Why Disruption is Harder Than It Looks

Do you know anyone who is never-ending fountain of new ideas? I have known, enjoyed and been worn out by a few of them. The same is true of US President Franklin Roosevelt. He delivered one of the greatest backhand compliments in history when we said of British Prime Minster Churchill, his friend and fellow wartime leader, “Winston has fifty ideas a day, and one or two of them are rather good.”

We need these people to stretch the boundaries of what is possible. We also need to respect the many ways in which those boundaries can come snapping back on us. In our book, Brain Gain: How Innovative Cities Create Jobs in an Age of Disruption, my colleagues and I wrote about the disruptive educational innovation known as the massively open online course or MOOC. The vision is truly revolutionary: instead of attending a high-priced university, you take courses online from all of the great universities at a fraction of the cost. Three privately-funded MOOC companies were launched in the US in 2012, and universities around the world quickly followed with their own course offerings.

MOOC1_med.jpgSo, have MOOCs succeeded in blowing up the stately traditions of higher education? Not so much, according to David Leonhardt, writing in The New York Times. The problem, it turns out, is that learning is just one of the things people are buying when they pursue higher education. The other thing – one with much greater economic value – is a credential. A university degree is a highly valued third-party endorsement of your mastery of knowledge and skills. For employers, it is a fantastically useful shortcut to identifying qualified employees, even if they miss out on a lot of uncredentialed talent as a result. Colleges and universities are not about to surrender their monopoly on that value, which supports the fees they charge. And so, the score so far: status quo 1, disruption 0.

But we are still early in the game. MOOC providers, from EdX to Coursera, are introducing their own certificate programs based on structured curricula and qualifying exams. The Mozilla Foundation, creator of the Firefox Web browser, has developed an Open Badges credential program, which any organization can award and which is backed by links to electronic evidence of exactly how and why the badge was earned. Put those two trends together, and you have the beginnings of a system that could rival the economic value of the university degree – and do it anywhere that people have a hunger for learning and ambition for a better life.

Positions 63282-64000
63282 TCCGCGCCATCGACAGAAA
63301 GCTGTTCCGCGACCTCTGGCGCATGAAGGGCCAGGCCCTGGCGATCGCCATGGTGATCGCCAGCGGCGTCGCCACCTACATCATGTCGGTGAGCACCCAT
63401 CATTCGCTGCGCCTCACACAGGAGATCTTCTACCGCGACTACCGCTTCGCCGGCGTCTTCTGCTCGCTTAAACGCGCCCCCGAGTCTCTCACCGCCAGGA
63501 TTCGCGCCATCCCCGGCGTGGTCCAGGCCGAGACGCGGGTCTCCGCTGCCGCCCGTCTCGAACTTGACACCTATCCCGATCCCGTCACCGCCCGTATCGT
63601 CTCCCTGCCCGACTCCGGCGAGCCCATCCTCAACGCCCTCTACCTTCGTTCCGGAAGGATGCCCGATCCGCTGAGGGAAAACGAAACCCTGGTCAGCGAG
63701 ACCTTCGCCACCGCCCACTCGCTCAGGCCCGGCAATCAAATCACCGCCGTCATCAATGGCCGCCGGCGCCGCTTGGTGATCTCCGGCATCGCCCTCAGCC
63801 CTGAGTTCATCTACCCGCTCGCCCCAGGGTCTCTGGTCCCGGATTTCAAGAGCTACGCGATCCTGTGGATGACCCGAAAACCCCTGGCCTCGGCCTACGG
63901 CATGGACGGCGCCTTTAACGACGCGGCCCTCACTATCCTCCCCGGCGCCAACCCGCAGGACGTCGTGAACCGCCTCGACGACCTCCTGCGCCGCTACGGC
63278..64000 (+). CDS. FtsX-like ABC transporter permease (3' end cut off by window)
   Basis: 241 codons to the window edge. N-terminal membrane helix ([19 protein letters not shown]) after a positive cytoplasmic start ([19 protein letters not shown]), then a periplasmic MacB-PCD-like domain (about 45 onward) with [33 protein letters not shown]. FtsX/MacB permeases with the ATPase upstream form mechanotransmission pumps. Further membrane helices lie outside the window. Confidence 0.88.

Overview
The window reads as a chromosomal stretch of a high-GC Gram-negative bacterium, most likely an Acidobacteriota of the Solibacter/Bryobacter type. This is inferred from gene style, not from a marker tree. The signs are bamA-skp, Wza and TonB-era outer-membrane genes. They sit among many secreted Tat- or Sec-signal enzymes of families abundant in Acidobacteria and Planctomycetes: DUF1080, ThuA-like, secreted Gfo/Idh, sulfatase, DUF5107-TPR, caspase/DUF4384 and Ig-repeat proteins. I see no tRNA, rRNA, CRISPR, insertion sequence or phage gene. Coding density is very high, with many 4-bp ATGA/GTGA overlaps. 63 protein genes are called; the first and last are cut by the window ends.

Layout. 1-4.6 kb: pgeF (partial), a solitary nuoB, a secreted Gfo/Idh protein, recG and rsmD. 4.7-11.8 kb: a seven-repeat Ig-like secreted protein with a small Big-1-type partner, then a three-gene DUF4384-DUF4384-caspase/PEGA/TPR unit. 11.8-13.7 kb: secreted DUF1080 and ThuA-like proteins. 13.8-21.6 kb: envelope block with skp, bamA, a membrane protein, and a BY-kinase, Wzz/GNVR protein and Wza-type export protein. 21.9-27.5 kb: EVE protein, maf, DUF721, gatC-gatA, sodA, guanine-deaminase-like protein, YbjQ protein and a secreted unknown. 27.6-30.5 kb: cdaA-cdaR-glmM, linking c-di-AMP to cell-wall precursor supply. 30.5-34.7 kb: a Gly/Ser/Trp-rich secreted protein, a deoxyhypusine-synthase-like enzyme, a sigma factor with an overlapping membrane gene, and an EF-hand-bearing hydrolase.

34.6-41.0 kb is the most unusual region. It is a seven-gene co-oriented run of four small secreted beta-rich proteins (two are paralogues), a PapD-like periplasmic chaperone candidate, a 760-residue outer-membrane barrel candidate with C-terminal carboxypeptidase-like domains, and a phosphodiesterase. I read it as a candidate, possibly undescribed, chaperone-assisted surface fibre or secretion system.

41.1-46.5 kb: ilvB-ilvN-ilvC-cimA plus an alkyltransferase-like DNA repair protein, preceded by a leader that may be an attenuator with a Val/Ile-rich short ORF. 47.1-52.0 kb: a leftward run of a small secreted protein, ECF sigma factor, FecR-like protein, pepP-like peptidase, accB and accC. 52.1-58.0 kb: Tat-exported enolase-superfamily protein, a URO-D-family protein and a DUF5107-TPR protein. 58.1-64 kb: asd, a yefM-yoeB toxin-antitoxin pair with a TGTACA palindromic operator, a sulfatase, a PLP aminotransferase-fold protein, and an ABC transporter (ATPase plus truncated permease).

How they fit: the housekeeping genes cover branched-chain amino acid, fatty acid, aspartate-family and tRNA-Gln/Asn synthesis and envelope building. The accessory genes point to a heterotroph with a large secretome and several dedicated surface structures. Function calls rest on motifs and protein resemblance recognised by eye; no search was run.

Open courses were an instant online hit, but it is going to take years for “open degrees” to find meaningful acceptance. But as we wrote in Brain Gain, if MOOCs can actually increase the productivity of education – teaching more students at less cost – they will be among the most profound forces for good in human history. Communities that are not lucky enough to have a good university or community college at their core will gain a new chance to participate in the knowledge-based, technology-driven economy of the 21st Century.

So let us praise the unreasonable men and women who dare to dream of something as remarkable as the MOOC. And let us also praise the quiet, methodical practitioners who find ways around the hundred obstacles that arise in the face of every truly revolutionary idea.

Robert Bell is co-founder of the Intelligent Community Forum, where he heads its research, analysis and content development activities.
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